Previous studies have suggested an underutilization of eyecare services in the United States, yet increasing the density of ophthalmologists in a region that already contains one doesn’t appear to result in increased usage of services, new research published in the American Journal of Ophthalmology reports.
“While these findings corroborate known disparities in eye care utilization, public health efforts to increase access to eye care may require a more nuanced approach than simply increasing the density of ophthalmologists in a given geography,” the authors wrote in their paper.
The investigation also found a significantly higher rate of service usage in counties that were composed of smaller populations of African Americans, Hispanics and “other race” individuals. Additionally, the study noted a higher proportion of female Medicare beneficiaries used ophthalmologic services compared with males.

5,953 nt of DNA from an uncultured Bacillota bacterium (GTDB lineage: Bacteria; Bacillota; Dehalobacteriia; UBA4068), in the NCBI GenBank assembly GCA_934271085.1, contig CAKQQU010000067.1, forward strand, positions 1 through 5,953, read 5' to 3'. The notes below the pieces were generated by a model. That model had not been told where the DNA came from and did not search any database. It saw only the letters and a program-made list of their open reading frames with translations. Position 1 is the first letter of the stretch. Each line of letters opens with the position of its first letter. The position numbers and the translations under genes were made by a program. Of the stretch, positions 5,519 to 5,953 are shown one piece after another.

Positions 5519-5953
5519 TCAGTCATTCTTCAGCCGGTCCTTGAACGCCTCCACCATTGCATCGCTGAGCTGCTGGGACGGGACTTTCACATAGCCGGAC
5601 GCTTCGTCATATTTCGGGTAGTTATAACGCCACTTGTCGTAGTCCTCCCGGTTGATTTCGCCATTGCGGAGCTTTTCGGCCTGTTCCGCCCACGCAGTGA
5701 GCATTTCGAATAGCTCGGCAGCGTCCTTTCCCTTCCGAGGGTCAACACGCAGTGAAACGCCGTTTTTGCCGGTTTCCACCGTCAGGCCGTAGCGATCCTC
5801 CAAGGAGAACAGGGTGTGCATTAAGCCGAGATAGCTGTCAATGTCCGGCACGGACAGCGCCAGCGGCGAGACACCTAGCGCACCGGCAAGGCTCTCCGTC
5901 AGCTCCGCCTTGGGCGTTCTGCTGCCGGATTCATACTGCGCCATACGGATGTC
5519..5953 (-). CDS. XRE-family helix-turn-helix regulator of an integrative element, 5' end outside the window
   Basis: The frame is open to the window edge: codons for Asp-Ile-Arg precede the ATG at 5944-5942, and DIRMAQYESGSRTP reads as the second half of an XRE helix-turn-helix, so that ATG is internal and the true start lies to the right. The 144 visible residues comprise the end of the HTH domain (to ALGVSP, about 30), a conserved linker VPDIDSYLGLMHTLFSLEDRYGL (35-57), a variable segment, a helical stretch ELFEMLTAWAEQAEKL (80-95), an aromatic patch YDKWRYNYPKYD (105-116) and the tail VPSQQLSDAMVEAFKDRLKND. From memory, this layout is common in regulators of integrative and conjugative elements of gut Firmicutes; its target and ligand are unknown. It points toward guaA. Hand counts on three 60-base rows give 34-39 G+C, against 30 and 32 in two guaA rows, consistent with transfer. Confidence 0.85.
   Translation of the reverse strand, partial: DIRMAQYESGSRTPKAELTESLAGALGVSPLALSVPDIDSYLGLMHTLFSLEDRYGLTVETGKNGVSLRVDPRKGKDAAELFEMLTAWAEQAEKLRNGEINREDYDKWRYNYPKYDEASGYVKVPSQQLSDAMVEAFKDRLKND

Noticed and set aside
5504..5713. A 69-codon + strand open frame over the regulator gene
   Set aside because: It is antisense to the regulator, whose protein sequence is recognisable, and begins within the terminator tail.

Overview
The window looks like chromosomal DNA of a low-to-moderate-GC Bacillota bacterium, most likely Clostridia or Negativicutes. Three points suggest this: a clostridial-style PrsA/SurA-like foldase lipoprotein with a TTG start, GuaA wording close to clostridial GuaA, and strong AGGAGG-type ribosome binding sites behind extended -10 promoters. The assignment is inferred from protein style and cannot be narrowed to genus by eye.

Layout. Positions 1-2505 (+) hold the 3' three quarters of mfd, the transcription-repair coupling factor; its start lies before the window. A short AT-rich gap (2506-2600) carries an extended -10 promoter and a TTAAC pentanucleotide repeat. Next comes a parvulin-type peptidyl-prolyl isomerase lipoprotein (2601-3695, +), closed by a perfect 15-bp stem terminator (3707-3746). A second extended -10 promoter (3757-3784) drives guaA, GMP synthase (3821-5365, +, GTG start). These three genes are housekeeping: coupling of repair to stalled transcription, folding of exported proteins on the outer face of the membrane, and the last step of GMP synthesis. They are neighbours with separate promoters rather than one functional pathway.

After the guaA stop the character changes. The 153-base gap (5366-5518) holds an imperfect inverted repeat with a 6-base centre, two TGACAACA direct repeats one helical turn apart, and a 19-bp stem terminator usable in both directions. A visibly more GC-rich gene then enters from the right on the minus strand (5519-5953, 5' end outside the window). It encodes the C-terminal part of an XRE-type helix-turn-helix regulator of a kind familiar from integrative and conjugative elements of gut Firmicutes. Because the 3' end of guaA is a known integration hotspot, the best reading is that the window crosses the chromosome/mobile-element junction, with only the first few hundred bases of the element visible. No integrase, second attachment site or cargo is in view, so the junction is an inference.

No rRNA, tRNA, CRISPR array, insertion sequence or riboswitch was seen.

The study used data from the CMS, US Census Bureau, US Department of Agriculture and HUD to calculate county- and state-level ophthalmologic service usage by Medicare fee-for-service beneficiaries relative to geography-specific market saturation, demographics and contextual factors.
The overall ophthalmology service use ranged from about 58% to 15%, while saturation ranged from 21,763 to 91.4 Medicare beneficiaries per registered ophthalmologist. In addition to race and gender, usage was strongly tied to a higher proportion of adults with higher levels of education compared with those who only had a high school diploma.
Increase usage was also linked to a lower proportion of adults in each geographic region who lived in poverty, geographies with lower Multidimensional Deprivation Indexes and a higher urban-influence code.
“As ophthalmologists try to meet the needs of their local population, focus on
individual and contextual barriers may help increase realized access and improve population health,” the researchers wrote.
Berkowitz ST, Liu Y, Chen Q, et al. Correlation between ophthalmology market saturation and Medicare utilization rates. Am J Ophthalmol. April 24, 2021. [Epub ahead of print].